Many of the maintenance practices we golf course superintendents use today were started decades before, but how and why we do those things has changed over the years. As the old adage says, “The more things change, the more they stay the same.”

Maybe it’s just me, but I find that concept fascinating. We continually alter a practice slightly to achieve a new goal, or sometimes a new goal is achieved from a slightly different product with the same application.

The use of wetting agents is one of those things. In one form or another, superintendents have been applying wetting agents for decades. However, that doesn’t mean we haven’t altered and tweaked the way we apply them to fit new demands and new situations. The wetting agents themselves have changed, as well.

Matt Wilkinson is a turfgrass specialist for the Wilbur Ellis Company in Seattle. A former superintendent himself, Wilkinson knows exactly what we need and expect from wetting agents.

“The way we use wetting agents has changed,” Wilkinson said. “They have changed because of the type of products that are available today as well as the growing demands of the superintendent to have more control over the results.”

I think that’s the key: The ability to micromanage today’s golf courses in a way we couldn’t just 20 or 30 years ago. That ability to tweak the turfgrass one way or the other is what we are all looking for, and other than altering cutting heights or perhaps rolling, the use of wetting agents is one of the best ways to achieve it.

Among other things, wetting agents enable us to control the “hardness” of the greens, which ultimately means controlling speed and firmness.

“Superintendents are demanding more performance and control from their wetting-agent applications,” Wilkinson said. “I also think superintendents have become more aware of the varying chemistries available today.”

Obviously, superintendents are concerned with the playability of the turf and their ability to micromanage conditions, but water restrictions and irrigation limitations are a huge concern for just about every turfgrass manager.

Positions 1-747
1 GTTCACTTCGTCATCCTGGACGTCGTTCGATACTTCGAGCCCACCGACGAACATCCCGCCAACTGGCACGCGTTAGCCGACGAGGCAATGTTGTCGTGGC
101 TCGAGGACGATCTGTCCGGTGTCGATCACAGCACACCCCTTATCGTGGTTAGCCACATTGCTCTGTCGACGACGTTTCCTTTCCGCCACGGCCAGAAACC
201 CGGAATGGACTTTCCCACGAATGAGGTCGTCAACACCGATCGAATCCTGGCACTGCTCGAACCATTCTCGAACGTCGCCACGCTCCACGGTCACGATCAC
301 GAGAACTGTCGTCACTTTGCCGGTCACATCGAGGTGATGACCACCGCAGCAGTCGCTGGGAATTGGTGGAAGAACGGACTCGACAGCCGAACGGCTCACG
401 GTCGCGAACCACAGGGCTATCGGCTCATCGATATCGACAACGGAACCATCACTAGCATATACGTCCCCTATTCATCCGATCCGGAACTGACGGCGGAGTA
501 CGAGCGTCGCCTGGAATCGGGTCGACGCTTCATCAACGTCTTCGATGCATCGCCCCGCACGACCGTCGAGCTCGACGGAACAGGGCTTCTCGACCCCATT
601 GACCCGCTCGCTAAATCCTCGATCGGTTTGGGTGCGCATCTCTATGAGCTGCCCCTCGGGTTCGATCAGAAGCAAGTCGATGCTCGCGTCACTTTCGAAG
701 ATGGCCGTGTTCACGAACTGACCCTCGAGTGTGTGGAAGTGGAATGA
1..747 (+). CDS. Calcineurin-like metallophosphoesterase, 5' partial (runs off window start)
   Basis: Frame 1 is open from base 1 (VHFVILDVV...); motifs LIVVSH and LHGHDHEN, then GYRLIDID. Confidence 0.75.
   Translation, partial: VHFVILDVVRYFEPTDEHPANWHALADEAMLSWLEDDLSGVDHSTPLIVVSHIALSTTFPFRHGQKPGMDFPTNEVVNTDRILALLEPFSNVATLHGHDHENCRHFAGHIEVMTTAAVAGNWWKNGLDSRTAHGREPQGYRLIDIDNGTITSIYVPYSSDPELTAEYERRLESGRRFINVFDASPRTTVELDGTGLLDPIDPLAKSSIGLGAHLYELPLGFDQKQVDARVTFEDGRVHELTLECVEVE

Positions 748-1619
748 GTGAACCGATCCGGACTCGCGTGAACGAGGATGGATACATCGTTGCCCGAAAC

Wetting agents have always given us the ability to get more bang for our watering buck, so to speak, but although the needs haven’t changed over the years, science has. The evolution of specialized surfactants and wetting agents is staggering.

It’s safe to say we’ve come a long way since the basic definition of wetting agent: “Any compound that causes a liquid to spread more easily across or penetrate into the surface of a solid by reducing the surface tension of the liquid.”

Today’s wetting agents are made up of a variety of different classes of surfactant chemistries: canionic, nonionic and cationic surfactants. Within these categories are chemistries like block copolymers, modified methyl capped block copolymers, alkyl polyglucoside surfactants, humic substance redistribution molecules and multibranched regenerating wetting agents, to name a few. And, of course, each new year brings us entirely new chemistries.

Knowing what you want your wetting agent to do will help you pick the right chemistry for the job. Are you trying to prevent isolated dry spots from occurring? Is your goal to use less water and improve irrigation efficiency? Are you using the wetting agent as a spray adjuvant when applying chemicals? Are you trying to move water through the soil with your irrigation system? Are your trying to reduce leaching? Are you trying to rewet water-repelling soils? Are you trying to soften or firm up your greens?

Some superintendents have discovered that they need to do more than one of those things at the same time and have figured out how to take science into their own hands.

Wilkinson has seen this happening firsthand. “Some managers are utilizing the opportunity to blend chemistries to achieve a desired result,” he said, “possibly going beyond the intended use of the manufacturer.”

Shane Riley is a sales rep for Winfield Solutions, also in the Seattle region. Riley agrees with Wilkinson that wetting-agent usage on golf courses has advanced to the point where today’s superintendents have more control over certain situations than ever before.

“There are a multitude of options on the market,” Riley said. “Wetting agents should be customized based on what soil type(s) the site has, whether the greens are push-up organic based or sand based, and the climate of the region.”

I think Wilkinson summed it up best when he said, “Less common are the days of a ‘one size fits all’ solution.”

Knowing what you want your wetting agent to do is the key. Once you figure out exactly how wetting- agent usage can aid and assist in your management of top-notch turfgrass, give one of your local sales reps a call. If they’re anything like mine, they’ll help you achieve your desired goal of using wetting agents to their optimal advantage.

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